The fog of war.” This phrase, introduced by the Prussian military strategist Carl von Clausewitz in a book published in 1837, years after his death, is generally taken to mean that, in war, uncertainty and confusion demand fast and flexible thinking of military commanders. In Rick Atkinson’s The Day of Battle, the second book in his three-volume account of the Allies in World War II, the term took on new meaning for me close to that of a phrase from contemporary slang, SNAFU (“situation normal, all f***d up”).
The Day of Battle: The War in Sicily and Italy, 1943-44 by Rick Atkinson (2007) 817 pages @@@@@ (5 out of 5)
Military history often consists of maps dominated by thrusting arrows and accounts of generals’ battle plans as they unfold across borders and over time. In so much of the writing in the genre, there’s little sense of the experience of real people, combatants and civilians alike. Not so in The Day of Battle. Oh, the book features plenty of maps full of arrows, but the text often dwells on the indecision, the confusion, the clashing egos, and the miscalculations of the generals in the field — and the unconscionable toll of “friendly fire” that killed untold numbers of American soldiers.
- An erroneous shipment of poisonous mustard gas on an American ship stuck in the harbor at Bari, Italy, struck by a German bomb in a sneak attack on the port, flooded military hospitals in the vicinity with victims of poisoning by the gas. Why was the ship sitting in the harbor in the first place? The shipment was secret, so most officials knew nothing about it, and gave it a low priority for unloading.
- Thousands of U.S. paratroopers were dropped over Sicily in an effort to attack from behind the German lines — then everything went wrong. Virtually none of them landed anywhere close to their targets, and, because orders to American troops on the ground to ignore them went out half a day late, they were slaughtered and their planes shot down . . . by American guns. Much later, the paratroop commander, Matthew Ridgway, “would report that he could account for only 3,900 of the 5,300 paratroopers who had left North Africa for Sicily on the ninth and eleventh.”
If you’re not a pacifist before reading this book, you may well become one.
Atkinson skillfully weaves together the results of his research into military memoirs, the contemporaneous accounts of reporters like Ernie Pyle and Eric Sevareid, the letters home from countless soldiers, officers and enlisted men alike, and conversations with World War II survivors to illuminate the victorious but tragically costly Allied campaign to take Italy out of the war and oust the Germans from Sicily and Italy in 1943-44.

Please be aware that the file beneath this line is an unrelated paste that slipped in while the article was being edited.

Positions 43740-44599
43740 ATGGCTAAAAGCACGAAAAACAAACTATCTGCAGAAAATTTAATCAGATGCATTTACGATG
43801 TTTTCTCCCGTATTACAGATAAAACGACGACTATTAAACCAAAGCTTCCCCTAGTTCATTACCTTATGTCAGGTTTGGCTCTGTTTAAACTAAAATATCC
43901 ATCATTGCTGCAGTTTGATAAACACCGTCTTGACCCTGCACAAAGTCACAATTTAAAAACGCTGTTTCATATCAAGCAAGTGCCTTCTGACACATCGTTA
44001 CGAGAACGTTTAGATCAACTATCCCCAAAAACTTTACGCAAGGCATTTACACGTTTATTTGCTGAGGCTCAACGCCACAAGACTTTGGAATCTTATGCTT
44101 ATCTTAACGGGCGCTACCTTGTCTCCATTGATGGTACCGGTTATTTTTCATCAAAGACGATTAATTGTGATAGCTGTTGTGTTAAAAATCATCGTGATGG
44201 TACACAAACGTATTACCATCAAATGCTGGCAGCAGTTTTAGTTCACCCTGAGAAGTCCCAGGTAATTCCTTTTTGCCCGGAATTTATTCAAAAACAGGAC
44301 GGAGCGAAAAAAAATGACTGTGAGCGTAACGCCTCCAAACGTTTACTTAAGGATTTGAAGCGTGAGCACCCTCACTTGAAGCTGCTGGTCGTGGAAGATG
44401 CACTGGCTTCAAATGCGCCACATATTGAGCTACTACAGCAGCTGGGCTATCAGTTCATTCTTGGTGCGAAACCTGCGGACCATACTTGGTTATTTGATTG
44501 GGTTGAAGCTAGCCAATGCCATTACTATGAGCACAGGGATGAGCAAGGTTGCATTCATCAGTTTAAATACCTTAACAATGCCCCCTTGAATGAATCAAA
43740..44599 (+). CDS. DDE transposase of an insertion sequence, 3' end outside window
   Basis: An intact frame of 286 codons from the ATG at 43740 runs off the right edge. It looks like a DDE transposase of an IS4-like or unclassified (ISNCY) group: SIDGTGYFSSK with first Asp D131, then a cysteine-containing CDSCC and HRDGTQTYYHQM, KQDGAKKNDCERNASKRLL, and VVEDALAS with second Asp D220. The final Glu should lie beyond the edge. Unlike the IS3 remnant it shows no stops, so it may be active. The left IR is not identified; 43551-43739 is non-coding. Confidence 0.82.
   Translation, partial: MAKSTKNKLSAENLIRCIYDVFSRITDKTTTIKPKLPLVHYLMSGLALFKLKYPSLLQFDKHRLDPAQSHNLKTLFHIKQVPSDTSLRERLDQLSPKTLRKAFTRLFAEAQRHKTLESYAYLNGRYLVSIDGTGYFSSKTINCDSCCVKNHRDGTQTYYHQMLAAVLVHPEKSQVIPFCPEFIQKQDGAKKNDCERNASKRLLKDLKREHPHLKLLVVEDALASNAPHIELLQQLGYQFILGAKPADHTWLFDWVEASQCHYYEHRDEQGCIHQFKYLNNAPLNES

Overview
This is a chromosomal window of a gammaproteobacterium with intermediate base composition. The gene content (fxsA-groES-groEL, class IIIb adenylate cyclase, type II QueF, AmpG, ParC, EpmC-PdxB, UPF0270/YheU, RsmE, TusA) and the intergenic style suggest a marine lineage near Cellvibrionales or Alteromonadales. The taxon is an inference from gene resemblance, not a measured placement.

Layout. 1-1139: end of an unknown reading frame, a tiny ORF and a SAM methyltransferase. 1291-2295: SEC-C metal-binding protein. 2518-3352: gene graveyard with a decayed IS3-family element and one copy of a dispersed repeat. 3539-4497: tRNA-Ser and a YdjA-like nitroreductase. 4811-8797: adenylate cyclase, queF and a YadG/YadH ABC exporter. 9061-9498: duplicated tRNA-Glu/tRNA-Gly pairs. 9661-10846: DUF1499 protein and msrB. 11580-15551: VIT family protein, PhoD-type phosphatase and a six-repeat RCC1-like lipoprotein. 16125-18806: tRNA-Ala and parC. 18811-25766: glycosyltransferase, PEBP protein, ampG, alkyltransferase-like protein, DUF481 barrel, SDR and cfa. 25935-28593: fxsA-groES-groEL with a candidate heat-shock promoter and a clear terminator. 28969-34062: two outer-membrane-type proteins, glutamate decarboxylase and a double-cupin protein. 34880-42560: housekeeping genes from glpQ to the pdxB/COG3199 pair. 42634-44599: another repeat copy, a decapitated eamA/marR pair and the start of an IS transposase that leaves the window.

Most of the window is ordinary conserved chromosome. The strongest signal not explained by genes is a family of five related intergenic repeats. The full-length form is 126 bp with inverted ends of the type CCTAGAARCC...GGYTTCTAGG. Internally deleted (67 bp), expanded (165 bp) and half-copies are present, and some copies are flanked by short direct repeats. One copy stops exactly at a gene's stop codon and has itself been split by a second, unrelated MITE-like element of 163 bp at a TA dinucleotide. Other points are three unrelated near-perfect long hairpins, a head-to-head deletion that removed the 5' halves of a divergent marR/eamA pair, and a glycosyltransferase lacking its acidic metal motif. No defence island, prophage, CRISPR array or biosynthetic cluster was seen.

Especially telling are the point-counterpoint disputes, the rivalries, and the blunders involving the Allied leadership who ran the war in the Mediterranean theater. Winston Churchill, who forced his generals to undertake a tragically undermanned and misguided landing at Anzio on the Italian coast, sacrificing thousands of lives and bottling up American and British troops for months. Dwight Eisenhower, whose inept strategy for the invasion of Sicily allowed hundreds of thousands of German troops to escape to the mainland and bedevil his soldiers for months to come. Mark Clark, whose paranoia toward the British and desperate need for fame led him to disobey an explicit order and drive his troops to liberate Rome instead of tending to the strategic business of demolishing the German armies in central Italy. George Patton, whose disdain for logistics led his troops to run short of ammunition, his medical corps to lack medicine and bandages, and other vital supplies to languish in North Africa.
These guys, Americans and British alike, were a very, very mixed bag. Most are regarded by historians as brilliant generals, and there’s no disputing they won the war in the Mediterranean against a fanatically determined enemy, but at what a price!
Atkinson notes “the saddest lesson, to be learned again and again . . . as they fought across Sicily, and in the coming months as they fought their way back toward a world at peace: that war is corrupting, that it corrodes the soul and tarnishes the spirit, that even the excellent and the superior can be defiled, and that no heart would remain unstained.”
As I said, if you’re not a pacifist before reading this book, you may well become one. World War II was “the good war,” after all. How many bad ones have we Americans suffered through since then?
For further reading
You’ll find this book listed on my post, 5 top nonfiction books about World War II (plus many runners-up).
If you enjoy reading history in fictional form, check out 20 most enlightening historical novels (plus dozens of runners-up).
For more good books on the history of the US, see Top 20 popular books for understanding American history.